Yesterday morning Washington Post writer Gene Weingarten asked readers an ethical question based on a true story — should a reporter ever smoke pot with a source? The question had a few details for readers to consider. The reporter didn’t smoke pot currently but had in his past, he was having trouble connecting with the source who was offering the pot and the sharing of the drug would help build up that trust. And, importantly, the Post has a policy that reporters should never do anything illegal while on the job.
Believe it or not, that wasn’t the most interesting journalism ethics issue I read about yesterday.
That honor goes to another issue that arose from a Boston Globe reporter attending a funeral.
Myra Kraft, the late wife of New England Patriots owner Bob Kraft, died recently and there was a funeral at her temple. Reporters went to the funeral service. One of them tweeted live updates from the location. He says that he didn’t tweet during the service — only before and after — but concedes that maybe he should have not done so from within the temple.
Jim Romenesko has excerpts from a radio show where reporter Ian Rapaport defended himself:
While I was there to pay respects to Myra Kraft, I was there as a reporter going to write a story on the funeral, on the service, which I did. So you know, what I want to do every time is bring timely newsworthy information to readers and followers and whoever else, basically in every way that’s available, and so I tweet a lot.
I didn’t tweet once [the service] began. The only thing that I’m sort of still thinking about that I think is difficult for some people to wrap their head around is I was inside the building. I was physically in the temple. …Maybe it might have been better to step outside in the reporter area, communicate the news that way and then go back in. I just didn’t want to lose my seat. So maybe that’s something if I could do it again I would consider physically where I was. I was in my seat. Would it have been better if I was in the hallway, in the doorway? I’m not sure, but those are the kind of things I’m thinking about.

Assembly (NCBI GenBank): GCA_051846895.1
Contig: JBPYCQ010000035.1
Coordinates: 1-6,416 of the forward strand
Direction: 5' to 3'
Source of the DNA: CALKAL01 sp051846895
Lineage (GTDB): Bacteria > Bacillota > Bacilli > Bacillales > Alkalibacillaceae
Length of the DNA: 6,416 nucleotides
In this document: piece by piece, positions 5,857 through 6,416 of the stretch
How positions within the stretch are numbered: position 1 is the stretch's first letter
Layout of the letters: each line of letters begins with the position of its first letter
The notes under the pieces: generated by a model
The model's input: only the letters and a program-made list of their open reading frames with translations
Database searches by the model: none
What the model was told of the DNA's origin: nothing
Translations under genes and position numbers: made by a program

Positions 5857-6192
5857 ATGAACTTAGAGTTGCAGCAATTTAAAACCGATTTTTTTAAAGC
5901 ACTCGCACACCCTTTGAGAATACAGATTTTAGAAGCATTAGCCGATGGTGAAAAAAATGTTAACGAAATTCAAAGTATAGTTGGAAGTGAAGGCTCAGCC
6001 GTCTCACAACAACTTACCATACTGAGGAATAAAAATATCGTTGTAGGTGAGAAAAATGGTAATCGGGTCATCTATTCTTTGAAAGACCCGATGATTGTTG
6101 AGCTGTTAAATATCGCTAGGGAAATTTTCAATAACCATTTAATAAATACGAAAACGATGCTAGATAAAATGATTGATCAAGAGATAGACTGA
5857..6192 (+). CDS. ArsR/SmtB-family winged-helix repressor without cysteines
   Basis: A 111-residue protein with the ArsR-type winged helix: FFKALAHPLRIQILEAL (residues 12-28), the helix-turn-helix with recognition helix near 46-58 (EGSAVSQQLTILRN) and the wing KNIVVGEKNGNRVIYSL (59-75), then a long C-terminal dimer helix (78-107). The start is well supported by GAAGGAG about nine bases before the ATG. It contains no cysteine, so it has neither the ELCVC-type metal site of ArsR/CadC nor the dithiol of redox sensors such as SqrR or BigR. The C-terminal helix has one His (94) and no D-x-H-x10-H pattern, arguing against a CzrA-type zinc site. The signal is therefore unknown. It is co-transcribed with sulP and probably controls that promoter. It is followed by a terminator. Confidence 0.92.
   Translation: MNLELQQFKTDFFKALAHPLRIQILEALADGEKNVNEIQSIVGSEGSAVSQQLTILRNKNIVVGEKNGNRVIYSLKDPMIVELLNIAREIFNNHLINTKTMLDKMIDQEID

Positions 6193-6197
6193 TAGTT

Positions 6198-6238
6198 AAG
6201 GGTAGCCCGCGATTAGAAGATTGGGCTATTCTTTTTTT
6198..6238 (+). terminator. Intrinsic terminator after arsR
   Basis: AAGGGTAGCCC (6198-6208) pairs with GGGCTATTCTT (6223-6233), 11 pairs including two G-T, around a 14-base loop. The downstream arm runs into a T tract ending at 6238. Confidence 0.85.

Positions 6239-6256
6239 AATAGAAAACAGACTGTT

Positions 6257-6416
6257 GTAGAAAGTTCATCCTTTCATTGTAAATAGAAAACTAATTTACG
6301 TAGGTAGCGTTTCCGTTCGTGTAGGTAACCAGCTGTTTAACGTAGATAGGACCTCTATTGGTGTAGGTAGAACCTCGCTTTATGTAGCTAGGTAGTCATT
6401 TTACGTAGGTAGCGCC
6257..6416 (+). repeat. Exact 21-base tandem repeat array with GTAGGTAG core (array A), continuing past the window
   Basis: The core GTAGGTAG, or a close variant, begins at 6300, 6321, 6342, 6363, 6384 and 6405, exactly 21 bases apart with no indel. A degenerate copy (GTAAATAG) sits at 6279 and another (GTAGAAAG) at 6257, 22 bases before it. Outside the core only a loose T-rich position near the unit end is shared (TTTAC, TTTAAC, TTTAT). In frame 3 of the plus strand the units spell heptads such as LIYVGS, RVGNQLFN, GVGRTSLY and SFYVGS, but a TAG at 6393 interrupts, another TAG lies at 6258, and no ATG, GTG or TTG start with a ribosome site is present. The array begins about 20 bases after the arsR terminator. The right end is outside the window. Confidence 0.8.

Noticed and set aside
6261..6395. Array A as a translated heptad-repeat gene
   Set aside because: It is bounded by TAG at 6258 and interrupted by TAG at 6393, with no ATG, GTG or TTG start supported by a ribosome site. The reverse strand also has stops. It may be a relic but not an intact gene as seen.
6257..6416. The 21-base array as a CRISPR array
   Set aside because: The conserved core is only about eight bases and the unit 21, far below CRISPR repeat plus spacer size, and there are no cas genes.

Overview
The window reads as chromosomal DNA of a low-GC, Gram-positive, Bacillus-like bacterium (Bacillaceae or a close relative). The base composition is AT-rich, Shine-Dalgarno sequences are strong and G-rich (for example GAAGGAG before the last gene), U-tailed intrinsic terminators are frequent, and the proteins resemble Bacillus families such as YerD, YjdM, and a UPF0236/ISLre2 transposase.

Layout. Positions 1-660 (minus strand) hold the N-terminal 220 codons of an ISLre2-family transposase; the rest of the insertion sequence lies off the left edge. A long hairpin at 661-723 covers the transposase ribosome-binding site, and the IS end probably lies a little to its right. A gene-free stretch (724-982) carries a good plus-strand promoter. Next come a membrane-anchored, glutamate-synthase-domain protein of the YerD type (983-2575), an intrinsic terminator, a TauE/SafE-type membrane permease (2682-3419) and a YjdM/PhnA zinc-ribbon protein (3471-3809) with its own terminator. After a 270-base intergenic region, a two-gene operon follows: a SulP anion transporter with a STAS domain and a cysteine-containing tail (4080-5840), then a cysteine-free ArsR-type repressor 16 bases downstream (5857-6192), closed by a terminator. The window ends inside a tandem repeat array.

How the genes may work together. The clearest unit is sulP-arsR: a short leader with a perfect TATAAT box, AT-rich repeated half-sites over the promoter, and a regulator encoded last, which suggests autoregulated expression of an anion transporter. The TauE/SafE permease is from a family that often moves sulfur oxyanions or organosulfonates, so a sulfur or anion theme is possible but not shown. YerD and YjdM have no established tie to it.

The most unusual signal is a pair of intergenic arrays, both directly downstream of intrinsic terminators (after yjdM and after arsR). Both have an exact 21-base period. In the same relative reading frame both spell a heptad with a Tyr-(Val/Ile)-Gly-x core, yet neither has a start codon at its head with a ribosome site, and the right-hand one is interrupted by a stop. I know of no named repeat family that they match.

What do you think? What principles should guide reporters when they attend religious services?
In my Lutheran church, tweeting or any cell phone use would be strictly verboten. We post a sign saying as much to people entering our sanctuary. But I’ve definitely attended services where such behavior is not only not frowned upon but encouraged. I think it’s even a trend in evangelical circles right now.
The standards of each congregation will vary. But I’m not entirely sure I see a problem with live tweeting the funeral of a public person per se. How is it different than broadcasting it? Is it that it seems more intrusive?